The plaintiff contested the AFE diagnosis, which is a diagnosis of exclusion (i.e., ruling out other possible causes of the woman’s death leads to the conclusion that she died from AFE), and argued that the defendant hospital had a practice of over-diagnosing AFE. The plaintiff attempted to cross-examine the defense AFE expert with regard to the defendant hospital’s over-diagnosing AFE. The defense AFE expert estimated that the national average of AFE was approximately one in 20,000 births (with a range from one in 8,000 to one in 80,000 births). The defendant’s pulmonologist had testified that the deceased woman died from AFE, and that there were approximately 20,000 births at the defendant hospital per year, with one or two diagnoses of AFE per year. However, the defendant hospital had previously provided sworn evidence that there were approximately 2,200 births at the hospital per year, which the plaintiff argued would mean that the defendant hospital was over-estimating the incidence of AFE at the defendant hospital by about ten-fold. The trial court did not permit the plaintiff to cross-examine the defense AFE expert as to the above.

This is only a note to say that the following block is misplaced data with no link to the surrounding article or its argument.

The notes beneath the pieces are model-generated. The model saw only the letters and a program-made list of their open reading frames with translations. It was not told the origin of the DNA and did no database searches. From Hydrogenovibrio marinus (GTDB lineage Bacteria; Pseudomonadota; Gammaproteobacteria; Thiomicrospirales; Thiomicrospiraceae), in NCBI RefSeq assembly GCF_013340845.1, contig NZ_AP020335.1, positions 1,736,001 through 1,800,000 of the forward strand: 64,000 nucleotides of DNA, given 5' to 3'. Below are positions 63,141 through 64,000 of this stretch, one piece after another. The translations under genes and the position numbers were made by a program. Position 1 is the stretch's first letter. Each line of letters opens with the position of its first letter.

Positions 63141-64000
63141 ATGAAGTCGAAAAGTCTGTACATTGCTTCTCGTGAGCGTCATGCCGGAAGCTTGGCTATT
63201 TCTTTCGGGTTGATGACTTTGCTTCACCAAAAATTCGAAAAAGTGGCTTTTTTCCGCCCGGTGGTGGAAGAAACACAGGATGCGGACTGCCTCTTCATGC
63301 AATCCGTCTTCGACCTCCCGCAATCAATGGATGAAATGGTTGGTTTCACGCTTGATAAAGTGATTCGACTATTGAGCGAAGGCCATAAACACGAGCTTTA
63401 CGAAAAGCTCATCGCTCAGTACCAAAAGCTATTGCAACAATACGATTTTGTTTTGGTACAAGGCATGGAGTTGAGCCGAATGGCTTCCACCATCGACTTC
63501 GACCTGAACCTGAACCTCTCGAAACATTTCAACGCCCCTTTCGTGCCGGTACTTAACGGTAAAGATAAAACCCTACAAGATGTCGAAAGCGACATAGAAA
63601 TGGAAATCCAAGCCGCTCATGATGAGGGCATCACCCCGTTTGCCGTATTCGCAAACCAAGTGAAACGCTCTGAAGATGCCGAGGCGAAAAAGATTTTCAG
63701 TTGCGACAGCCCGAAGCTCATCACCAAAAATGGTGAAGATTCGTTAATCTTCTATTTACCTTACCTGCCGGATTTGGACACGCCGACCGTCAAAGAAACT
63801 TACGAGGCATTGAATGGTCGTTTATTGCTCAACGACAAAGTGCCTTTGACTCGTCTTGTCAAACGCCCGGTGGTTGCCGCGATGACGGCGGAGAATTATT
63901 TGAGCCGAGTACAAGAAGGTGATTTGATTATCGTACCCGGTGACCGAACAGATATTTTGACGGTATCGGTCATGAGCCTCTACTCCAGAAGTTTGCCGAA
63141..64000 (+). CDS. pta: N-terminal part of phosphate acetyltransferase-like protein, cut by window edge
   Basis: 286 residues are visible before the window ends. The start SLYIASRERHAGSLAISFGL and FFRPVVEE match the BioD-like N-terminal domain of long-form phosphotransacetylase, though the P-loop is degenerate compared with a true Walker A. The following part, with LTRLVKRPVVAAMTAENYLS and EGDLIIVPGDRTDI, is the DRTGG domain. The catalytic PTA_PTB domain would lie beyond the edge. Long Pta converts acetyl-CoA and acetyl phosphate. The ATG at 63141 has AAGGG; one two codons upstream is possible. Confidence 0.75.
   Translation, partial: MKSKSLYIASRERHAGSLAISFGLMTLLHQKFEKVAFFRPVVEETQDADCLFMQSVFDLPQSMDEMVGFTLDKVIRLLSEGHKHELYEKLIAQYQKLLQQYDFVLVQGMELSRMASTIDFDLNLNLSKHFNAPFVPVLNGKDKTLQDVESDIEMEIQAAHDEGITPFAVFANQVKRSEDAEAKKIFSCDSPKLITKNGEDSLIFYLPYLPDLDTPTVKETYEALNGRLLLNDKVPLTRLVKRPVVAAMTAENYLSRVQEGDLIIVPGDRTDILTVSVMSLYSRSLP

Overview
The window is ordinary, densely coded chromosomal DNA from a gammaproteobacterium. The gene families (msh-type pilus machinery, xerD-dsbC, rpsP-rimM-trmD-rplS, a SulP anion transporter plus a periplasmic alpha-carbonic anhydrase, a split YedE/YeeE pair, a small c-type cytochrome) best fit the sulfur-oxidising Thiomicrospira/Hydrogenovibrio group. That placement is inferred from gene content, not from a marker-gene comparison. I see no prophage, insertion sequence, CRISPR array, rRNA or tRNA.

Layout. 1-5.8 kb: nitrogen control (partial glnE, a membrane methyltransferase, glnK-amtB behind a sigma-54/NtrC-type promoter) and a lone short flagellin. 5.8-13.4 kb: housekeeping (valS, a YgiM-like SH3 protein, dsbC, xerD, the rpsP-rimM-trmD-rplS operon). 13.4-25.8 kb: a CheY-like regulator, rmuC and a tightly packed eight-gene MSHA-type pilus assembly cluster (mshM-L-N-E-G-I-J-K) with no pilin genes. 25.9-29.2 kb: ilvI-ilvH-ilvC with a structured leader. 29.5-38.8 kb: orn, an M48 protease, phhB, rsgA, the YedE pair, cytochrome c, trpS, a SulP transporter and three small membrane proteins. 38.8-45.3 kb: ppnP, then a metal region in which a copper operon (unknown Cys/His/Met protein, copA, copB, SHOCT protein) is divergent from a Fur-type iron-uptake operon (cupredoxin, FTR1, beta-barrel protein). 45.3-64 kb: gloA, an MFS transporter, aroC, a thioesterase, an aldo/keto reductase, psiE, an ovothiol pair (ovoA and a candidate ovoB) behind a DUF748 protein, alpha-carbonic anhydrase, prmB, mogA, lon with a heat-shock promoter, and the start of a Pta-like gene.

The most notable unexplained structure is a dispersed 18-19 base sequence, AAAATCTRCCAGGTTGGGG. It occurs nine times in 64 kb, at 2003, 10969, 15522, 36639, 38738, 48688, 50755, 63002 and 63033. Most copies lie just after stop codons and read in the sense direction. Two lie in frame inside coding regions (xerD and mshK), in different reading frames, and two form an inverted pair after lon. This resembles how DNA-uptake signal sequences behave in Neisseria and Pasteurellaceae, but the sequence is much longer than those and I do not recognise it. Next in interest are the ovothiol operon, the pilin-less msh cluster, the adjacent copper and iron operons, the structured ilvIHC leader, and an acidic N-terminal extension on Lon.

The Florida Supreme Court stated that under the Florida rules of evidence, the trial court had no discretion to exclude the plaintiff’s proffered cross-examination of the defense AFE expert (trial courts may exclude only evidence in which the “probative value is substantially outweighed by the danger of unfair prejudice, confusion of issues, misleading the jury, or needless presentation of cumulative evidence”). The Florida Supreme Court held that the defendants, as the beneficiaries of the error, had not demonstrated that there is no reasonable possibility that the exclusion of the plaintiff’s intended cross-examination of their AFE expert contributed to the verdict (the jury should have been allowed to hear the defense AFE expert’s proffered opinion that if one to two out of 2,200 births each year at the defendant hospital resulted in a diagnosis of AFE, the defendant hospital was overdiagnosing AFE, thus drawing into question the credibility of the diagnosis of the deceased woman’s AFE diagnosis – “Barring an entire line of cross-examination of an expert witness concerning critical facts and opinions directly related to the core issue of a case necessitates recognition that the responses of the expert witness here would have yielded powerful impeachment evidence … the exclusion of this cross-examination was in fact harmful”).